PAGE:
With just a few weeks to go in her pregnancy and her little girl, Jordan, vying for her undivided attention, the last thing Kara Tongue of East Longmeadow needs is a back ache.
To lessen the stress on her body, Tongue has enlisted the skills of a physical therapist during both of her pregnancies, and she represents a growing number of women who are finding that pregnancy does not have to be a pain in the neck.
“It has definitely helped me,” said Tongue, who visits physical therapist Catherine D’Agostino, owner of Fisica Physical Therapy in East Longmeadow, once a week. “My big thing was back pain, and I’m so much more comfortable now. I can stand for longer periods of time and get more done … the difference is amazing.”
D’Agostino specializes in physical therapy for women at Fisica – the Italian word for physical – especially those who are pregnant or have recently delivered. She said a number of specific physical problems arise during and after pregnancy, the discomfort of which can be alleviated in many cases through therapy.
“The old school of thought was that a woman had to suffer through the pain until she delivered,” she said, “but the fact is there are options, and the earlier treatment starts, the better.”
A Mother’s Kneads
D’Agostino explained that in addition to low back pain, headaches, and neck pain, pregnant women can also experience pelvic pain, nerve compression in the shoulders, tailbone pain – also called coccydynia – and splits in abdominal muscles, called diastasis recti, a common problem. Joint dysfunction, sciatica, and muscular issues that can lead to incontinence are also not uncommon, she said.
In fact, there are several conditions specific to pregnancy that physical therapy can address, many related to the sheer nature of pregnancy – over nine months, a woman’s body continues to grow and change, placing added stress on muscles, bones, and joints.
“Pregnancy is a very stressful time for the body,” D’Agostino explained.
She added that because of the unique changes and sensitivity pregnancy creates, prenatal physical therapy is a very focused concentration within the field, using largely manual therapy, as well as some suggested exercise and nutrition programs, to treat pain.
“Overall, the treatment makes the pregnancy, as well as the recovery, easier for a woman,” she said, noting that physical therapy during pregnancy includes a variety of specific treatments that are tailored toward keeping a woman and her baby both safe and comfortable.
“It’s hands-on therapy,” she said. “We use manual techniques to facilitate changes in the body … and also a lot of stretches and targeted exercises. Even if there’s no pain, the stretches and exercises are a good idea – they help the body adjust to the changes it’s going through.”
The interventions D’Agostino typically employs differ from woman to woman, but also from trimester to trimester.
“Each trimester presents a new set of challenges,” she said. “First trimester pain is usually due to hormonal changes, and ligaments are at risk for stretch, which causes too much joint motion.”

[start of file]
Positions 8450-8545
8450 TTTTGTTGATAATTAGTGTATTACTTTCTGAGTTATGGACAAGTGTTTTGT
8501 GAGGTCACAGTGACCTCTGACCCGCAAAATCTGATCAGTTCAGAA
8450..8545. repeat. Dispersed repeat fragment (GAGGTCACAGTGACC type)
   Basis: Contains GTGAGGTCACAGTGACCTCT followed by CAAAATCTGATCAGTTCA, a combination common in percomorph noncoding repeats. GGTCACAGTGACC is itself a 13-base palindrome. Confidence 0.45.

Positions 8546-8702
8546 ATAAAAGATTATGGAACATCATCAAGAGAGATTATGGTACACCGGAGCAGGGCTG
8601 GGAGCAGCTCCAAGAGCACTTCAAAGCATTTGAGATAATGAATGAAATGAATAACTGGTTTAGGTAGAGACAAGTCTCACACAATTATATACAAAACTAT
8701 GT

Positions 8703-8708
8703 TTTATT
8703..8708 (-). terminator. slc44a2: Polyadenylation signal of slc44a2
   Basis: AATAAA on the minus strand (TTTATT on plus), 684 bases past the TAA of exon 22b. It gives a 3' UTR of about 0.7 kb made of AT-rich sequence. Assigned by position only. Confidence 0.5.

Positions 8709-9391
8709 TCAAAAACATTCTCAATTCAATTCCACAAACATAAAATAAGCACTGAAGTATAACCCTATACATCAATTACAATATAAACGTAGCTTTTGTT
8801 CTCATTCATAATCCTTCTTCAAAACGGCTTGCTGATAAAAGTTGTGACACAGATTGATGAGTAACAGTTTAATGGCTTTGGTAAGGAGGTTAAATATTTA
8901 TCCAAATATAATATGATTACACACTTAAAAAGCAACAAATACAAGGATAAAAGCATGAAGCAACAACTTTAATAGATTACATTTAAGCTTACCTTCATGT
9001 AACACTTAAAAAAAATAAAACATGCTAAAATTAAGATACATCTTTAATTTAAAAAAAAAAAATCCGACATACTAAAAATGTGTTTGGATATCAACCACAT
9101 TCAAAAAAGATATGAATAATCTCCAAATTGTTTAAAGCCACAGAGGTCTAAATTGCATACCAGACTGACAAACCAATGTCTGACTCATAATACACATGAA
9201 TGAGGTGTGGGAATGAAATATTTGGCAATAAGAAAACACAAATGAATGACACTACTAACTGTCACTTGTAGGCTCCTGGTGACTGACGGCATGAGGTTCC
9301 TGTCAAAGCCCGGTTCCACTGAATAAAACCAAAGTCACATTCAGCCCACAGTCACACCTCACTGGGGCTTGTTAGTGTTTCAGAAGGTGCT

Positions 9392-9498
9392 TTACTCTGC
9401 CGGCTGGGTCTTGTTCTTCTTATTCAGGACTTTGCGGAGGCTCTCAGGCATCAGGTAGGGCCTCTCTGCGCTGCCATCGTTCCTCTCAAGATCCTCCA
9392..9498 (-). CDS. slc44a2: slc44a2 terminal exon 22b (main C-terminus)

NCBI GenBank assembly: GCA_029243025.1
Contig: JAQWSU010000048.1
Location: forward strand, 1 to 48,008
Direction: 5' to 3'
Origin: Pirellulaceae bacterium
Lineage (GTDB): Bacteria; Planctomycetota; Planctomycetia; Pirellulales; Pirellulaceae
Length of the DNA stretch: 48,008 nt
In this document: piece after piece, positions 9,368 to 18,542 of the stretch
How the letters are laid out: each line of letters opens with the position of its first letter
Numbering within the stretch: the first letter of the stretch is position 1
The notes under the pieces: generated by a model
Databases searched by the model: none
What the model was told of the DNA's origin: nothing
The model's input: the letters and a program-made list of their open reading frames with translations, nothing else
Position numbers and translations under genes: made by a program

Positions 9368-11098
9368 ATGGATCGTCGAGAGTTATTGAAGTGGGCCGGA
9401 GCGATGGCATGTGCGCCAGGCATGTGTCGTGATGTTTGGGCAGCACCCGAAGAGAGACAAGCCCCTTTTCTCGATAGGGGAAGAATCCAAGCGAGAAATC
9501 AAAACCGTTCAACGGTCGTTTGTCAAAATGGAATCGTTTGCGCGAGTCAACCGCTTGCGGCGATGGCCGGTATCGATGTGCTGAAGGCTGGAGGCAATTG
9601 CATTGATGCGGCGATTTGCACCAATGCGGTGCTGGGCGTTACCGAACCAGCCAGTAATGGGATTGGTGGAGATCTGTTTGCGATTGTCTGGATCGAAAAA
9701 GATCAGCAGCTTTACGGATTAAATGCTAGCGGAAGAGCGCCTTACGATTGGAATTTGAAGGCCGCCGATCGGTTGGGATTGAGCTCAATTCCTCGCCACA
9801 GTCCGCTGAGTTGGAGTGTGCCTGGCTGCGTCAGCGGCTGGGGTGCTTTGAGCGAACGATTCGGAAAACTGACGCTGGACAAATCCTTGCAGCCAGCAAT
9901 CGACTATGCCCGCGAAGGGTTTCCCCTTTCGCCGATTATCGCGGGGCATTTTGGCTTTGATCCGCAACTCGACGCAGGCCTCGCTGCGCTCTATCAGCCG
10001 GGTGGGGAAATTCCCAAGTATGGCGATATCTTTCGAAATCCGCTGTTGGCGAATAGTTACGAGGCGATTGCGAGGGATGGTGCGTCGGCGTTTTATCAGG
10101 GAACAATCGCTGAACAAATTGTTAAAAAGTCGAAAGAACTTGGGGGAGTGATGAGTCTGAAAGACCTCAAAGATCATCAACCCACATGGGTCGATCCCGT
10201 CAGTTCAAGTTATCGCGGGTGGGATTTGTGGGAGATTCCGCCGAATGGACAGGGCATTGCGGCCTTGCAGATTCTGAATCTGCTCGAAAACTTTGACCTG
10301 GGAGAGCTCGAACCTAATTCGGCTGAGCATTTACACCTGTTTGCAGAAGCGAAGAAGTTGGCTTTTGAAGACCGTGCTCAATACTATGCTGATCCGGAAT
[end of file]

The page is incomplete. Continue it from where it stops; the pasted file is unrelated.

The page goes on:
The second trimester is when most problems present themselves – pain may develop as a woman’s center of gravity shifts, D’Agostino said, as well as due to natural curving of the spine and expansion of the ribs as the baby grows.
“The third trimester is not as bad as some people think,” she continued. “But existing conditions can still be painful, and they can be treated – it is just more difficult to eradicate them.”
And often, the benefits of physical therapy can extend beyond the pregnancy – expediting healing, or protecting a woman against injury during those early months with a newborn. As the due date nears, D’Agostino teaches many of her patients the best way to lift a baby out of a crib or car seat, for instance.
Despite the stage of a woman’s pregnancy, however, D’Agostino said physical therapy can not only alleviate pain, but also help to lessen the chance of problems later in life, or during another pregnancy. She has been an advocate for therapy during pregnancy since the early years of her career, which developed from a combination of degrees and experience in occupational therapy, physical therapy, strength and conditioning, and nutrition, with a long-term focus on prenatal pain.
“I’m still carving a niche for myself,” she said, noting that while more and more physicians accept physical therapy as a valuable health benefit during pregnancy, part of her job has become the ongoing education of the public, to simply explain what she does, how it helps, and why.
“I will not treat a woman unless she’s been cleared by her obstetrician,” D’Agostino said. “An open dialogue between a physical therapist and a physician is critical, and I’m fortunate to have relationships with physicians that make referrals to me.
“I’m also glad that physical therapy during pregnancy isn’t being seen as some sort of alternative medicine, but one part of a woman’s medical treatment. My services require a physicians’ prescription, and I wouldn’t want it any other way.”
That acceptance from the medical community has undoubtedly helped D’Agostino in her professional pursuits, as does the coverage of prenatal therapy by most insurers.
She added that without that support, her practice would not long survive; in part because patients are wary of trying therapies that are not endorsed by their obstetrician.
No Pain, Much Gained
Tongue said she, too, was unsure how much physical therapy would help her during her first pregnancy, but when she became pregnant with her second child, a call to D’Agostino was one of the first she placed.
“This is part of my pregnancy now, and I can’t imagine going through this without it,” she said. “I don’t know why anyone would go through this in pain, when they might not have to.”